work better than others. If I am having a problematic knurl, I will machine off a couple thousandths and try again. Usually
it goes better on the second try tracking better and producing a nicer knurl. In theory, knurling is not a machining operation
but rather metal forming.
Somewhere there is a math formula that takes into account the spacing of the knurling tool, that gives you the best diameter to start with to get a perfect knurl.
 

Shootymacshootface

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Sometimes you have to wait 2 or 3 days for the splinters to turn black to find them all. I know that you said that you were working with stainless. I would expect that to darken as well, unless it's a higher grade of stainless steel.
 

NortonDommi

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Somewhere in one of my safe places I have that formulae for knurling. Had a quick look through some old stuff and found an old article about knurling that might help someone. I'll see if I can find that formulae.

PopSciMech_2_262.jpg

PopSciMech_2_263.jpg
 

ch2co

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Thanks for the warning, Savarin. I woulda never guessed it. Havent seen this problem with all the aluminum and brass that I've knurled.
 

savarin

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Bruce, the lathe was stopped so I just ran the rag along the length as it was a straight knurl, I dont do that to cross hatch knurls. as you said, the thought of a rag caught up and spinning is a tad scary.
Shootymacshootface, they've turned black today, cant feel them but there they are just laying under the skin. 2 left.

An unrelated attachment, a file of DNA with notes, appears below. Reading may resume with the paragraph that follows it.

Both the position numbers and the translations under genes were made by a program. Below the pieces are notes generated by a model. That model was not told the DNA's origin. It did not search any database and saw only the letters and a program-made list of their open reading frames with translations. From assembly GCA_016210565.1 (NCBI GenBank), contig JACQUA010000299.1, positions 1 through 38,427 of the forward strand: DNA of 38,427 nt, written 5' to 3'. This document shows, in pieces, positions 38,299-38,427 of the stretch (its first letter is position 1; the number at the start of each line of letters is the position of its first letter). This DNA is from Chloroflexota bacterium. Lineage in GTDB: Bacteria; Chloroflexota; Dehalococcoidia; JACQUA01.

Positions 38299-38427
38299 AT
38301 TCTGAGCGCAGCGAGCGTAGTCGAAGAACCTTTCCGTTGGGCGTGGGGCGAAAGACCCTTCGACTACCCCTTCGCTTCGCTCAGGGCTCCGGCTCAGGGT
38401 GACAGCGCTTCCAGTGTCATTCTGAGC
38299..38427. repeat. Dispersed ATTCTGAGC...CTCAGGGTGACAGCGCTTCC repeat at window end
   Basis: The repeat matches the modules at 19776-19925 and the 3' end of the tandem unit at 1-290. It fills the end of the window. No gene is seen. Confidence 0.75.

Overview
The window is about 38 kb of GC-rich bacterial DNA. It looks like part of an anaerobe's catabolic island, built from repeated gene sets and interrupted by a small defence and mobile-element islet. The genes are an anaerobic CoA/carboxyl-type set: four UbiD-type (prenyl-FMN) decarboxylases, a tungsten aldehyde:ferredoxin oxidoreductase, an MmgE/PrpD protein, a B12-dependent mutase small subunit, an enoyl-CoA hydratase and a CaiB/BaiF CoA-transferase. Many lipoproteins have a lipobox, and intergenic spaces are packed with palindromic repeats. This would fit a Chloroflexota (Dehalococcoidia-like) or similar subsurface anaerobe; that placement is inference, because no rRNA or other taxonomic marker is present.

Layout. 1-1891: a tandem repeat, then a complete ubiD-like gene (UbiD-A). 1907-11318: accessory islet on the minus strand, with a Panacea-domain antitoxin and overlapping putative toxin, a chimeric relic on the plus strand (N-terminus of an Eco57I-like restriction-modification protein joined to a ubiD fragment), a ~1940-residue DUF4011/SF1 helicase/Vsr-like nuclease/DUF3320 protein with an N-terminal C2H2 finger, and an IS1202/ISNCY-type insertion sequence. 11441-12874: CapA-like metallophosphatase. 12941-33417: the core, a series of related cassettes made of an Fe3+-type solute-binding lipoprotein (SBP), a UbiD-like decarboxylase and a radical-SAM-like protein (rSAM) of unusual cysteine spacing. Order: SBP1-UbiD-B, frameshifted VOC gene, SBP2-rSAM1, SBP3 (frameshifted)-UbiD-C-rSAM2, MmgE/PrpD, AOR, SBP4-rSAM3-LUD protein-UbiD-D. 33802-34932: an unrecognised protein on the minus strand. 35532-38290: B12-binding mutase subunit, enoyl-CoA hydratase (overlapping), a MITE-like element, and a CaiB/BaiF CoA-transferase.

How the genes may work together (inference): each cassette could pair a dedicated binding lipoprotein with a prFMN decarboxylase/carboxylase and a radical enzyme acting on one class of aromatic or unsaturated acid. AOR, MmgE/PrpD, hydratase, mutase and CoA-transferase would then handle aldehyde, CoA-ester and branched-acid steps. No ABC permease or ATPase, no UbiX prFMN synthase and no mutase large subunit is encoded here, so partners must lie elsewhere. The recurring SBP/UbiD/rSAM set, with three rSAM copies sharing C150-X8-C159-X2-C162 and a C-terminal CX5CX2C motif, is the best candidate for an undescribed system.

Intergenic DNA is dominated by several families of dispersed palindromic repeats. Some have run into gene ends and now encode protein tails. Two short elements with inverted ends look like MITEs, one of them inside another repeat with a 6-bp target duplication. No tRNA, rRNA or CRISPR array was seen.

I used to use the formula to turn the piece to the "correct" size but now if I see double tracking I just crank down harder till it looks correct. I dont think I could have knurled this stainless with a conventional (push) knurler.
 

MSD0

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As some will know I have been doing a lot of straight knurling in stainless steel of late.
I use a cam jack knurler to really apply the pressure required to get full depth knurls with no double tracking.
I'm very happy with the results but learnt a valuable lesson unfortunately the hard way the other day.
I wiped the finished knurl along its length with a rag to get a good look at it and all was well untill I picked up another tool whereupon I felt the splinters in my thumb that had gone clean through the rag.
BUT, I couldnt see them or even feel them lightly passing a finger over where I thought they were.
Nope, they hadnt gone, just so fine they couldnt be seen.
Even with a 10x loup I could barely see them, I swear they were finer than prickly pear hairs and even more irritating.
I checked a couple of the finished knurls that still had oil on them and there they were, long but ultra fine hair like swarf sitting in the grooves.
I usually use a very thin oil for lubricating the knurling and I think this flushes the fine swarf out but this time had run out and used a thicker oil.
A good wash got rid of them and the ones in my thumb appear to have eventually worn away.
I spend at least half an hour every week under a microscope with a scalpel blade and tweezers digging splinters out of my hands.
 

Asbestos

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When I was much younger I had a job at a Borg-Warner plant taking apart pieces of transmissions. we did this for about 3 weeks. About 4 days after we were done I woke up with one hand that was about 2.5 times the size of the other. It did not hurt but it was so swollen that I could not shut it. Doc poked around and pulled out a tiny metal splinter I did not even know was there.